“Supplies came in in abundance. Sandwiches were made by the hundreds, eggs cooked by the dozens and milk was put up in bottles for the children. A number of ladies, men and boys responded to the call for help and worked faithfully in the preparation of the food. Miss Nellie King deserves special mention for her work. She was the first lady to arrive at headquarters and rendered valuable assistance in receiving the supplies. She worked steadily for about twelve hours. Later many other ladies arrived and all worked faithfully.
“The first train arrived Saturday evening carrying about a thousand hungry people, as had been telegraphed ahead. O. R. Sheppa, local railway agent, asked for and was granted permission to hold the train for half an hour in order to give time to distribute food among the hungry passengers. It is estimated that not less than eight hundred people were fed in that half hour. The food was placed in baskets and handed out to the people by the members of the relief committee who passed through the train. Later trains were treated in a like manner until all food prepared had been given out.”
Many residents also opened their homes to take in friends, relatives and strangers who had evacuated San Francisco.
“Victims Of The Great Disaster Who Have Sought Refuge in Suisun Homes. Most of These are With Relatives and Friends, But Some are Strangers With no Other Place to Go,” ran that story’s headline. Typical for the time, the article not only talks about the efforts, but adds its own editorial comments.
“Quite a large number of people, who were driven from San Francisco last week by the severe earthquake and the subsequent conflagration, are being cared for by relatives and friends in Suisun and several strangers are also here under the shelter of hospitable homes. Each day adds to the list. Some have means and are willing to pay for the accommodations, while others are entirely without means and have to depend upon the charity extended to them until they can find employment. Some are destitute from the loss of all their earthly possessions and others are temporarily embarrassed until the city banks open their vaults to those who have money on deposit. Many persons have no clothing except that worn by them. Some express a willingness to accept any kind of work, while a few manifested no disposition to work. This may be expected, for in a city having nearly a half million population, as San Francisco had, there are hundreds of people who scout at the idea of making an honest living by labor. This class, however, composes but a small percent of the homeless sufferers, many of whom will need assistance for several months to come, necessitating the expenditure of millions of dollars.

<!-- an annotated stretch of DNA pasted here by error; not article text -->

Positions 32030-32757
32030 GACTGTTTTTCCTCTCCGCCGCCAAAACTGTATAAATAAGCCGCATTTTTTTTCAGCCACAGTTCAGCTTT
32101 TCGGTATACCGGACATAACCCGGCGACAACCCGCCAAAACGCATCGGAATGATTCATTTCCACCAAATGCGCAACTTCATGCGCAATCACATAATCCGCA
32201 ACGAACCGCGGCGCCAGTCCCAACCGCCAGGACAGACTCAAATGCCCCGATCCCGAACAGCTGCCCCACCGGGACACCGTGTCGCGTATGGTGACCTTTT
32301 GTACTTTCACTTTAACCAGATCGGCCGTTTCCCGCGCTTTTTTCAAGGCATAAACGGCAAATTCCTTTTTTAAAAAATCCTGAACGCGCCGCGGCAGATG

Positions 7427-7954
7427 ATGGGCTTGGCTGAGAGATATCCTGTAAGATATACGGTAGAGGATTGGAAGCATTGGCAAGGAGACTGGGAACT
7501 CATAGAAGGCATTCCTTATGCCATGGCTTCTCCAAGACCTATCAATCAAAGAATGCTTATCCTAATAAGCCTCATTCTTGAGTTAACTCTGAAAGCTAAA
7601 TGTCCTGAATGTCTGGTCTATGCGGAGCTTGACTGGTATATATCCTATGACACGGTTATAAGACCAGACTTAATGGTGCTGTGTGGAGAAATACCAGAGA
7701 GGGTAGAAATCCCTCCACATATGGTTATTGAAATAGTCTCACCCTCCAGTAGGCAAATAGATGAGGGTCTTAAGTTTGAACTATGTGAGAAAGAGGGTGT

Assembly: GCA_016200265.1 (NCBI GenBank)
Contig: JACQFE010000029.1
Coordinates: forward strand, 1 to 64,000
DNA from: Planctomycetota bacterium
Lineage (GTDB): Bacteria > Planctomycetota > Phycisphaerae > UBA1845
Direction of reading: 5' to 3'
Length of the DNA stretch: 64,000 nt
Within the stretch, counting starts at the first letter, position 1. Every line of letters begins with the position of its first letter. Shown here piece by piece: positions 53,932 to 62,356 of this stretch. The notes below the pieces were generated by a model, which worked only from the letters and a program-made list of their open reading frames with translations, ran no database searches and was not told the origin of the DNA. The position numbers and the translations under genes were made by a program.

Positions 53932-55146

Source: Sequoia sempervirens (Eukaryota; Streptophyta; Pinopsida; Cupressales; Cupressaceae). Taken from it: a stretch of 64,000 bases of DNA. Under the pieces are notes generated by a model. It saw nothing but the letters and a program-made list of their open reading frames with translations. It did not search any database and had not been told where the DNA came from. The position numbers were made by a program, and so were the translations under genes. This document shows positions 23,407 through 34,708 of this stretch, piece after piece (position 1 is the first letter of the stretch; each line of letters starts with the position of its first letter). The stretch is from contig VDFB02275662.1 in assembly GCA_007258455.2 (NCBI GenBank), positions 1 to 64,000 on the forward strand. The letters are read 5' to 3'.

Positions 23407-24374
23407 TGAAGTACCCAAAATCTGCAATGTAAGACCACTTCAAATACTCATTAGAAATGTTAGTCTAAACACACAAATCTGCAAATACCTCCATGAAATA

“The entire county is responding generously to the call for assistance, the general relief fund amounting at the present time to about five million dollars.”
The many local residents listed as being in the city during the earthquake had all made it home safe or had found refuge somewhere else.
The only local victim was Mrs. Banks, wife of Emmanuel Banks of Suisun, who died in Oakland, supposedly from the effects of fright and excitement caused by the earthquake disaster.
Others were also affected by the disaster. In an age before the definition of post traumatic stress syndrome, the labels attached to survivors of the harrowing event sounded grim.
“A man named Allen B. Williams arrived in Suisun from San Francisco Monday morning. He at once sought Constable C. H. Downing and asked to be locked up for safe keeping, stating that he felt that he was losing his mind as a result of the excitement growing out of the great calamity. He said that he had been employed in the piano house of Wiley B. Allen Co., and had lost his all. He was well dressed and had some money in his possession. Constable Downing placed the unfortunate man in the county jail, and he exhibited evidence of insanity.”
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My next column will explore some of the local fundraising efforts.